By George Psyllides
SINCE 2006, the state has paid €46m to airport operator Hermes as compensation for loss of revenue due to the operation of an airport in Tymbou (Ercan), in the Turkish-occupied northern part of the island, MPs heard Thursday.
The issue was discussed in parliament with MPs and independent state officials calling for a review of an agreement struck between the state and Hermes who had been granted the concession.
In 2002 when the state issued the conditions of the tender for a strategic investor to take over Larnaca and Paphos airports, it had pledged that it would not create a third airport.
But the opening of the crossing points linking the island’s divided communities in 2003 changed the state of play. The condition was inserted in the agreement, which was signed in 2006.
The agreement provides that Hermes would build and manage the airports for 25 years, or until 2031 when they will return to the state.
The state receives 33 per cent of the company’s revenues each year and has so far collected around €417m. In 2017 it received €50m.
Transport ministry permanent secretary Alecos Michaelides said the compensation was calculated by a complex formula, which takes into account Tymbou airport’s passenger traffic as well as that of Larnaca and Paphos. Data for Tymbou is provided by the secret service.
He said the agreement also includes certain forecasts and when the actual traffic in the two airports exceeds them, then the state would stop compensating Hermes.
Based on the agreement, the formula can be reviewed every three years.
The company said that in the first three years the two sides had observed the formula as it had been originally agreed. Between 2009 and 2014, there had been a lengthy negotiation with the company eventually collecting €33m.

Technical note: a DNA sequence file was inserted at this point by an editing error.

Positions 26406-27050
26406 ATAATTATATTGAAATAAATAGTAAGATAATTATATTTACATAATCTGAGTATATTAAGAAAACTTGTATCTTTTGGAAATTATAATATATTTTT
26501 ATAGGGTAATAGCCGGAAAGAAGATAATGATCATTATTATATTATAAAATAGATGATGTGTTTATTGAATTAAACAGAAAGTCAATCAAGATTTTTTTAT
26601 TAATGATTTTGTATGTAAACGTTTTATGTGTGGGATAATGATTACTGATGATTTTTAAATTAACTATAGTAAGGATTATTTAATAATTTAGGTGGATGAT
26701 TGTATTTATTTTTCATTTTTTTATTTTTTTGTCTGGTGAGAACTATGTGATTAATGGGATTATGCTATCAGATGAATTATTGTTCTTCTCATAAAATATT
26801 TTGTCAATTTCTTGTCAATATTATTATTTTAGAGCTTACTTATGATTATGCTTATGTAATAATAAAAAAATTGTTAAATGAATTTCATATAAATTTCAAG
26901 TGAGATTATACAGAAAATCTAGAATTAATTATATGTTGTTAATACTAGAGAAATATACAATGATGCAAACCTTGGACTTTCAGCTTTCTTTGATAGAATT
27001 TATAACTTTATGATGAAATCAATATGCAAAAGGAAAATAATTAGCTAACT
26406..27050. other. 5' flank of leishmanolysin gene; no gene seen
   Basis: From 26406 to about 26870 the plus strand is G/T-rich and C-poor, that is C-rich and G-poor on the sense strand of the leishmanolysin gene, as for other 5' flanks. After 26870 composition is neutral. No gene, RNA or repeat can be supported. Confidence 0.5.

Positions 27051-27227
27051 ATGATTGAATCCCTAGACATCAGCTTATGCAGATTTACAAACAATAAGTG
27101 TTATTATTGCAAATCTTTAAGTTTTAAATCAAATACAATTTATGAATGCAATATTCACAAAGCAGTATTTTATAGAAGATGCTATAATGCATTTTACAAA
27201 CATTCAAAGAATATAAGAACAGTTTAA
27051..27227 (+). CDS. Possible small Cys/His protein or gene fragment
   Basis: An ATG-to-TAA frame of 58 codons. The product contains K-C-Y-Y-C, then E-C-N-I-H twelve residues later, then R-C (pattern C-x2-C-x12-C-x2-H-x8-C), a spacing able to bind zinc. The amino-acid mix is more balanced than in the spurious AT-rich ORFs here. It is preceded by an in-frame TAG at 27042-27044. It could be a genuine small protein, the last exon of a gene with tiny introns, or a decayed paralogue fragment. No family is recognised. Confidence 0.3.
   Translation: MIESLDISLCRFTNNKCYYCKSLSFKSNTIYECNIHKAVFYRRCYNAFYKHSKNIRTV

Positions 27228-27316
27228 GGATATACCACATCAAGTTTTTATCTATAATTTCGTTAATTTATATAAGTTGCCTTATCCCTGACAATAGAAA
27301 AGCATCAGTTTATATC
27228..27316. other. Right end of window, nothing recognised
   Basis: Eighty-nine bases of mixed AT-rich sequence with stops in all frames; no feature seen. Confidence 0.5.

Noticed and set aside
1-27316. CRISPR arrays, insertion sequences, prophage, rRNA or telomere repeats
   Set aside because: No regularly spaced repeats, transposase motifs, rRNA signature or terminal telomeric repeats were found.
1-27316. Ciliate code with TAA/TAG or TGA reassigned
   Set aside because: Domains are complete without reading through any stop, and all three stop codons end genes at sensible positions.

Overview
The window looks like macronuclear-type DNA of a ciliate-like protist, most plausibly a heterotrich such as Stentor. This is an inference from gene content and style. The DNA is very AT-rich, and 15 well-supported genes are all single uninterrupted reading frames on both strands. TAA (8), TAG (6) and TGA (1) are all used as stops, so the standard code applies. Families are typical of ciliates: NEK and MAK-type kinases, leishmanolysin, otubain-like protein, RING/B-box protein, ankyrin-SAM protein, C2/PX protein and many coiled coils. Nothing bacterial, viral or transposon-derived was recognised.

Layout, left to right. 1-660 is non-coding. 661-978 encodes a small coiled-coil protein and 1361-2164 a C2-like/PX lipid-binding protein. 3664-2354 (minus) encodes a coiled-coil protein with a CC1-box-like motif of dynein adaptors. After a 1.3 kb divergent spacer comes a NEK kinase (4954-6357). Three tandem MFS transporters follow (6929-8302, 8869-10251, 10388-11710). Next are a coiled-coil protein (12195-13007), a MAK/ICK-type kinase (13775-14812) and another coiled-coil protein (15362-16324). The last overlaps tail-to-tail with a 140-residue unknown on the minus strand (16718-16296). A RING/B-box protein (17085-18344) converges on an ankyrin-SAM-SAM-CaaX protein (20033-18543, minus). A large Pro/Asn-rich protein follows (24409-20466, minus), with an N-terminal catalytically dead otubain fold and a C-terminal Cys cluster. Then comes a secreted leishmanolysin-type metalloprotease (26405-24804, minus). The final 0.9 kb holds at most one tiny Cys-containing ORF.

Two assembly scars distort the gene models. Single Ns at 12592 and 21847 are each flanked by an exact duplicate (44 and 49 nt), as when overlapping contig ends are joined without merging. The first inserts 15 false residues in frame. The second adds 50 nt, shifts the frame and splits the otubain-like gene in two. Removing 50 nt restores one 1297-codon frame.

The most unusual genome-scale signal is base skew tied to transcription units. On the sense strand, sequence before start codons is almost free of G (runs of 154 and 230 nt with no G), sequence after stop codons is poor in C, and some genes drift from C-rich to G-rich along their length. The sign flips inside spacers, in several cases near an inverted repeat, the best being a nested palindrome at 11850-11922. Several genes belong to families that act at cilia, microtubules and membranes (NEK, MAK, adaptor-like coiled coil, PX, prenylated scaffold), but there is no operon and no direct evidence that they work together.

The two sides have yet to agree on the three years between 2015 and 2017. MPs heard however, they seemed to agree on €23m.
The committee heard that authorities did not have an accurate figure for Greek Cypriots using Tymbou and they relied on guesstimates based on the number crossing over to stay at hotels in the north.
Auditor-general Odysseas Michaelides said the EU had examined the condition and decided it was justified under the circumstances.
Airport General Manager Eleni Kalogirou said Tymbou currently moved some four million passengers, triple than 2006, while Larnaca and Paphos are 50 per cent up.
Kalogirou said passenger traffic now was seven per cent lower than what the company expected by 2018, adding that there was also a ceiling in the compensation it could receive and if the upward trend continues in a couple of years it would stop.
MPs agreed that the agreement must be reviewed and amended if possible. Some demanded measures against those Greek Cypriots who use the airport.
But in 2004 when the state tried to punish someone for using the airport, it had lost the case in court both in the district courts and the Supreme Court.
The court said the state was “acting completely against what was announced and being implemented by the government (re: Green Line Regulation) and the prosecuting authority of the Republic targeted, of all the citizens of the European Union, the defendant and charged him.”